The would-be replacement for departed FDA Commissioner Scott Gottlieb faced a Senate committee's grilling Wednesday, and he supported drug-pricing action—and science.
During the hearing of the U.S. Senate Committee on Health, Education, Labor & Pensions, Stephen Hahn fielded questions on everything from drug prices and biosimilars to drug shortages and opioids. Unsurprisingly, Hahn said he'd work with Congress on those issues if the Senate votes him in.
Early in the session, the nominee faced a pointed question from Sen. Patty Murray (D-Wash.) about the FDA's "gold standard" of placing science and data above politics. Some far-right lawmakers and commentators have advocated a looser approach to drug approvals, and Murray specifically mentioned past roadblocks for drugs that terminate pregnancy.
Hahn responded that he plans to continue putting science first. "As a frontline physician who has come to depend upon the FDA, I very much commit to that gold standard," he told Sen. Murray.
As for pricing, Hahn said the American people "want action." When asked whether pharma companies are pricing drugs out of reach, Hahn said that in his experience “rarely a day goes by” that drug pricing doesn’t affect one of his patients.
It’s an “urgent” issue and the “American people want us to act on this," he told the senators. Hahn said he’s “very interested” in the ways the FDA can stimulate competition and lower costs. On importation, Hahn said he’d look into specifics on whether that individual policy could work.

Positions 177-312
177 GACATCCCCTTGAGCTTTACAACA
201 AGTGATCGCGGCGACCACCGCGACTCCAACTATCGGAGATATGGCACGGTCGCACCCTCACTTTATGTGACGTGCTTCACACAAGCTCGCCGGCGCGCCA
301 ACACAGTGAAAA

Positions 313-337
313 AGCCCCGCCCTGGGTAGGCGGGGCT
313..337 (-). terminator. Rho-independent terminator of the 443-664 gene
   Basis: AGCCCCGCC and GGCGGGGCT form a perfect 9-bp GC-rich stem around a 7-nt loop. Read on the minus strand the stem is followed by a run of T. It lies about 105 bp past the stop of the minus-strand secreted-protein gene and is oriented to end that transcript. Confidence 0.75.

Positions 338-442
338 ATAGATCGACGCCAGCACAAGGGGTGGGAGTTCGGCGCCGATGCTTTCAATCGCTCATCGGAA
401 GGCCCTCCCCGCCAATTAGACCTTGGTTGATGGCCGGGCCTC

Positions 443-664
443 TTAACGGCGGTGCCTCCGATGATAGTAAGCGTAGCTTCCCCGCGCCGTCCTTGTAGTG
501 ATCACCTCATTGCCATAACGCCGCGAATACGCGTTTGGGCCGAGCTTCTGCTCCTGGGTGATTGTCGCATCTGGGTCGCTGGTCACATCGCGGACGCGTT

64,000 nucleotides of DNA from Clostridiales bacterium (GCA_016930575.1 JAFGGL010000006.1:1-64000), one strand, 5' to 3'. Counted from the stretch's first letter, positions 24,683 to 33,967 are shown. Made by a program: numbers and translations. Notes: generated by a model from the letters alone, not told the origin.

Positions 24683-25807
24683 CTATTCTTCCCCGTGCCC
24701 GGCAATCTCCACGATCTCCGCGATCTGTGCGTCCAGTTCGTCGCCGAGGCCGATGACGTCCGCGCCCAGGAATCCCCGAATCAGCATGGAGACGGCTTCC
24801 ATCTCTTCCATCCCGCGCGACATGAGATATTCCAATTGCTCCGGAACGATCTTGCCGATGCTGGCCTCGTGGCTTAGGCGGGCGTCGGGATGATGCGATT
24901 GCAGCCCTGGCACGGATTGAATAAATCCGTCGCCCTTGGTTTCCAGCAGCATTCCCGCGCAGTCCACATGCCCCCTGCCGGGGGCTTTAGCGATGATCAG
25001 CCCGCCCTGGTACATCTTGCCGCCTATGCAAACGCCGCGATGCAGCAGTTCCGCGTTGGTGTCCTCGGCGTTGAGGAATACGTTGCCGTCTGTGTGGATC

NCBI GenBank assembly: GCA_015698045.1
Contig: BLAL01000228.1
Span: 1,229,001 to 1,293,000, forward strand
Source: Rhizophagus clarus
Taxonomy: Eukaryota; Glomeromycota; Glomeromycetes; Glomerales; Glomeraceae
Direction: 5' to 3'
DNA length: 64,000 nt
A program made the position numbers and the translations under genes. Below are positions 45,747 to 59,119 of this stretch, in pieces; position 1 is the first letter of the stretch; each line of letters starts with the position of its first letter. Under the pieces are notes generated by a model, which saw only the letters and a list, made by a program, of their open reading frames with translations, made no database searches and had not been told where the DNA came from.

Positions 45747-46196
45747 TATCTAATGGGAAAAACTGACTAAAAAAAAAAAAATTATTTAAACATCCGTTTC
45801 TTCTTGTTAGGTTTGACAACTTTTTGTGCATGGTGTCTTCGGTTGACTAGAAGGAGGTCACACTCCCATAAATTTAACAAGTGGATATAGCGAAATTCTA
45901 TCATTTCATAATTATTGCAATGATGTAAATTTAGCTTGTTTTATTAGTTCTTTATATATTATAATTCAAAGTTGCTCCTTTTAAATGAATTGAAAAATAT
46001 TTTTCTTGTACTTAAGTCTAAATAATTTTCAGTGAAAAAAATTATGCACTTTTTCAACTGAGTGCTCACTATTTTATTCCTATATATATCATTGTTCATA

Sen. Tammy Baldwin (D-Wis.) asked the nominee about instances in which he’s disagreed with supervisors given that political pressures could come into play if he’s confirmed. Hahn said there have been times in his career “where recommendations have been made that in my opinion weren’t always in the best interest” of patients. He pledged to stand up for patients' interests as it's the most “important and awesome” responsibility of the FDA.
Hahn, who has been chief medical executive at the University of Texas MD Anderson Cancer Center in Houston since 2018, also has experience at the National Cancer Institute—and he had some thoughts about opioids, given his own experiences treating cancer pain.
Hahn said he's seen firsthand how practitioners have "totally changed … how we provide relief of pain for cancer patients." Previously, doctors were told that they can treat patients with opioids without risk of addiction. Now, he said, there's a fine balance between relieving suffering and ensuring patients don't misuse their medicines.
Looking ahead, the committee will meet again on Dec. 3 to consider the nomination, and Sen. Lamar Alexander (R-Tenn.) said he hopes the full Senate confirmation will take place by the end of the year.
This month, President Donald Trump appointed Hahn, who if confirmed will succeed former commissioner Scott Gottlieb. Gottlieb stepped down in April after nearly 2 years at the helm to be closer to his family.